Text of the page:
`Fo(a) = [a]`
`Fa(f: a -> b) = f': [a] -> [b]`

`Fa` is better known as `map` in most programming languages. We call the process of going from `f` to `f'` lifting (not to be confused with a related, but not identical, process known as lambda lifting), and it’s usually pretty easy to write an operator that lifts a function to a new one in CL: for instance in Scheme we would write:

`(define (lift f) (lambda (lst) (map f lst)))`

and for `lift` to truly define a functor we need that it behaves well respect to function composition:

`(lift (compose f g)) = (compose (lift f) (lift g))`

We can convince ourselves that this property actually holds by means of a simple example. Consider the function `next` which takes an integer to its successor; its lifting `(lift next)` will map a list of integers to a list of their successors. We can also define `prev` and `(lift prev)` mapping (lists of) integers to (lists of) their predecessors. `(compose next prev)` is just the identity, and, therefore, `(lift (compose next prev))` is the identity too (with lifted signature). But we obtain the same function if we compose `(lift next)` and `(lift prev)` in CL, right? As before, there’s nothing specific to Scheme in this discussion. Haskell even has a Functor type class capturing these ideas. The class defines a generic lift operation, called `fmap` that, actually, generalizes our list lifting to arbitrary type constructors:

`fmap :: (a -> b) -> (f a -> f b)`

where `f a` is the new type constructed from `a`. In our previous discussion, `f a = [a]`, but if your language gives you a way of constructing, say, tuples, you can lift functions on given types to functions on tuples of those types, and repeat the process with any other type constructor at your disposal. The only condition to name it a functor, is that identities are mapped to identities and composition is preserved:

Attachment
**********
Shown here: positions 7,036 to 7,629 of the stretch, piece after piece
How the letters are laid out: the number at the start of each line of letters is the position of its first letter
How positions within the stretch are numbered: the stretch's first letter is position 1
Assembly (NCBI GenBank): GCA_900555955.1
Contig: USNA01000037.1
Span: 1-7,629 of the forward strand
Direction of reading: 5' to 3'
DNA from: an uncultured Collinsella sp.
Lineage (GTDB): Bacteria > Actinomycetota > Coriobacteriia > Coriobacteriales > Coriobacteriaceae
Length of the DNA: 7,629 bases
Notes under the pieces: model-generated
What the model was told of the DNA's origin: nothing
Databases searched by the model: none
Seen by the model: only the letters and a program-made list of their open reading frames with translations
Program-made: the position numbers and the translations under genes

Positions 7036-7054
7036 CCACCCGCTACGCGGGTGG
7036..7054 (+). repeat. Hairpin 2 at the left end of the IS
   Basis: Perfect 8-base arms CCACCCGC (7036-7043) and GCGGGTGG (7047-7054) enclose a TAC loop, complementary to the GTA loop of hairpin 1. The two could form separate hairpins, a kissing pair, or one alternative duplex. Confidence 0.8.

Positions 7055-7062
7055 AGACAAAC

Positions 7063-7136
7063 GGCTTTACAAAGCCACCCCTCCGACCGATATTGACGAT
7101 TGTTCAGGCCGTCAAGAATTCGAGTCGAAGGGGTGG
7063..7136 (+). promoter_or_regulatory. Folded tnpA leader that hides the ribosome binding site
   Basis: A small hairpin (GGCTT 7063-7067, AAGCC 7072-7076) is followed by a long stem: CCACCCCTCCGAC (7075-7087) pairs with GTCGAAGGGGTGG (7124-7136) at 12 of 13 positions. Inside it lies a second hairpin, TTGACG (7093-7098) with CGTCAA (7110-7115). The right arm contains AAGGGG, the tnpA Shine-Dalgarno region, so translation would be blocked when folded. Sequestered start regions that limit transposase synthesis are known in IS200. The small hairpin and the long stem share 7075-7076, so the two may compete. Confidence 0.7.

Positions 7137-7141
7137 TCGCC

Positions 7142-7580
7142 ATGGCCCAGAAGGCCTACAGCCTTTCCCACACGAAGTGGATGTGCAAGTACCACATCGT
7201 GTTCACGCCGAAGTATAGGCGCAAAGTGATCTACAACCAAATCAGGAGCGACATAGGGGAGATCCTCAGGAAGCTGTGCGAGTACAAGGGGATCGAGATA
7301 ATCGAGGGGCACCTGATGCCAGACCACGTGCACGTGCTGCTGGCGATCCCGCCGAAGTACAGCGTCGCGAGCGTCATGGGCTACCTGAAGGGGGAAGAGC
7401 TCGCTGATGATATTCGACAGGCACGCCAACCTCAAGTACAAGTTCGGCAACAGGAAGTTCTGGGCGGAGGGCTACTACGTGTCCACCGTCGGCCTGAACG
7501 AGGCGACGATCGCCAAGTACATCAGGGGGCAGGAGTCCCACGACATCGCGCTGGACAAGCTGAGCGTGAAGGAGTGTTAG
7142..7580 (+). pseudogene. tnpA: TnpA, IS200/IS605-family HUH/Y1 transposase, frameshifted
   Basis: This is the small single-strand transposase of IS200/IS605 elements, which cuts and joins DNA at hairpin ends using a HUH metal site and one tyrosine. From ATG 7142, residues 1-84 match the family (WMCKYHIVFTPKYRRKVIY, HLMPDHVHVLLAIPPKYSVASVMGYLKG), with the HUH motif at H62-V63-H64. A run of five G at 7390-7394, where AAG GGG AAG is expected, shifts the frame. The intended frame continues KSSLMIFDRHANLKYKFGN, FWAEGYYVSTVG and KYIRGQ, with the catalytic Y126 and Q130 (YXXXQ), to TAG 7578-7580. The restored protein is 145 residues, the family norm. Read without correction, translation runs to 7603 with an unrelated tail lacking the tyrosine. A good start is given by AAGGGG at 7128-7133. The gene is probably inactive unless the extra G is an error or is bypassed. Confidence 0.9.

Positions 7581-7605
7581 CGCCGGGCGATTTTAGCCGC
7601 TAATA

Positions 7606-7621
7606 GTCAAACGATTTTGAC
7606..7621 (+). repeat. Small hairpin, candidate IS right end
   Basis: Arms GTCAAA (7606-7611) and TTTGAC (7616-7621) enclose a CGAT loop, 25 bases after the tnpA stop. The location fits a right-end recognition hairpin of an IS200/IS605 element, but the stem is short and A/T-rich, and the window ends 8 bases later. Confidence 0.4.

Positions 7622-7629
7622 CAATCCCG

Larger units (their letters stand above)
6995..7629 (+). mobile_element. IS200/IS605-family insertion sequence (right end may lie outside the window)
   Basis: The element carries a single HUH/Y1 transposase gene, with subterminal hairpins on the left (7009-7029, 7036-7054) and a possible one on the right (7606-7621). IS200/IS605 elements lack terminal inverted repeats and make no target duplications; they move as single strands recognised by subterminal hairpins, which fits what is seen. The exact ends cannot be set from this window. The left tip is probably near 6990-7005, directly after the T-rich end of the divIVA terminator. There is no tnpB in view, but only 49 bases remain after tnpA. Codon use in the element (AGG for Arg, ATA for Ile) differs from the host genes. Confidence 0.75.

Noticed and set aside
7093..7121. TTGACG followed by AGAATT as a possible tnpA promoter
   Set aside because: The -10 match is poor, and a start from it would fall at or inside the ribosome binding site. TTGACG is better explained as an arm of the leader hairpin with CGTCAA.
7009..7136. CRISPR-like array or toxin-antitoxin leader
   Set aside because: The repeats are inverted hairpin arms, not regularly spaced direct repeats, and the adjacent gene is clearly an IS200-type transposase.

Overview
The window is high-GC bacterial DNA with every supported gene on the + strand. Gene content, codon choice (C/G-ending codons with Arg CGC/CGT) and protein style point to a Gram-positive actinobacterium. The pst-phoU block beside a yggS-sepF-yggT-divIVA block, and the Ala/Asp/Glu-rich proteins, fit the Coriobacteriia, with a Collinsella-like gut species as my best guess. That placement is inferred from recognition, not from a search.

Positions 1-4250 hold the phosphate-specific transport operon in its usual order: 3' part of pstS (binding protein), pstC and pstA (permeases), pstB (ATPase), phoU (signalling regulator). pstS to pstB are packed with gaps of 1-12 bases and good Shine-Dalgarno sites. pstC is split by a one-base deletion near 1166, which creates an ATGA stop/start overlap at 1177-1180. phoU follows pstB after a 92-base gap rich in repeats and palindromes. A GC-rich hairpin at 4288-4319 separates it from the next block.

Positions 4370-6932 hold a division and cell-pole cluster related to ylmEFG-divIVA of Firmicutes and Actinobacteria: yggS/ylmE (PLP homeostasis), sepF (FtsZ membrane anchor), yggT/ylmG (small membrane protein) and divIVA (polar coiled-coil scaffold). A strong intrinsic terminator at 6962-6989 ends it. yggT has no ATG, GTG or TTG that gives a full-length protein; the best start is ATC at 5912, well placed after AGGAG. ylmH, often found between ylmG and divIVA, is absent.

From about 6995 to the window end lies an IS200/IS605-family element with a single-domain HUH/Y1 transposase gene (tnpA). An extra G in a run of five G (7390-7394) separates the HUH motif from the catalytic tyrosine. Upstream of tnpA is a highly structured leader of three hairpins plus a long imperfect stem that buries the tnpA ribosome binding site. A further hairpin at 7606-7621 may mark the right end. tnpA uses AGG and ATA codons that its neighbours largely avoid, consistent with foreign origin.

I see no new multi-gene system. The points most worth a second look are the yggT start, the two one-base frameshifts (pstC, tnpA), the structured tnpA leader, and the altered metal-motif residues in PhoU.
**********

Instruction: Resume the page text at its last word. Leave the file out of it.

`fmap id = id`
`fmap (p . q) = (fmap p) . (fmap q)`

I won’t cover usage of type constructors (and their associated functors) other than lists, but just mention a couple of them: monads, another paradigmatic one beautifully (and categorically) discussed by Stefan Klinger in his Programmer’s Guide to the IO Monad – Don’t Panic (also discussed at LtU), and the creation of a dance and music library, for those of you looking for practical applications.

To be continued…

Returning to lists, what the lifting and categorical description above buys us is a way to formalize our intuitions about list operations, and to transfer procedures and patterns on simple types to lists. In SICP’s section on Sequences as conventional interfaces, you will find a hands-on, non-mathematical dissection of the basic building blocks into which any list operation can be decomposed: enumerations, accumulators, filters and maps. Our next step, following the bananas article i mentioned at the beginning, will be to use the language of category theory to provide a similar decomposition, but this time we will talk about catamorphisms, anamorphisms and similarly funny named mathematical beasts. What the new approach will buy us is the ability to generalize our findings beyond the list domain and onto the so-called algebraic types. But this will be the theme of a forthcoming post. Stay tunned.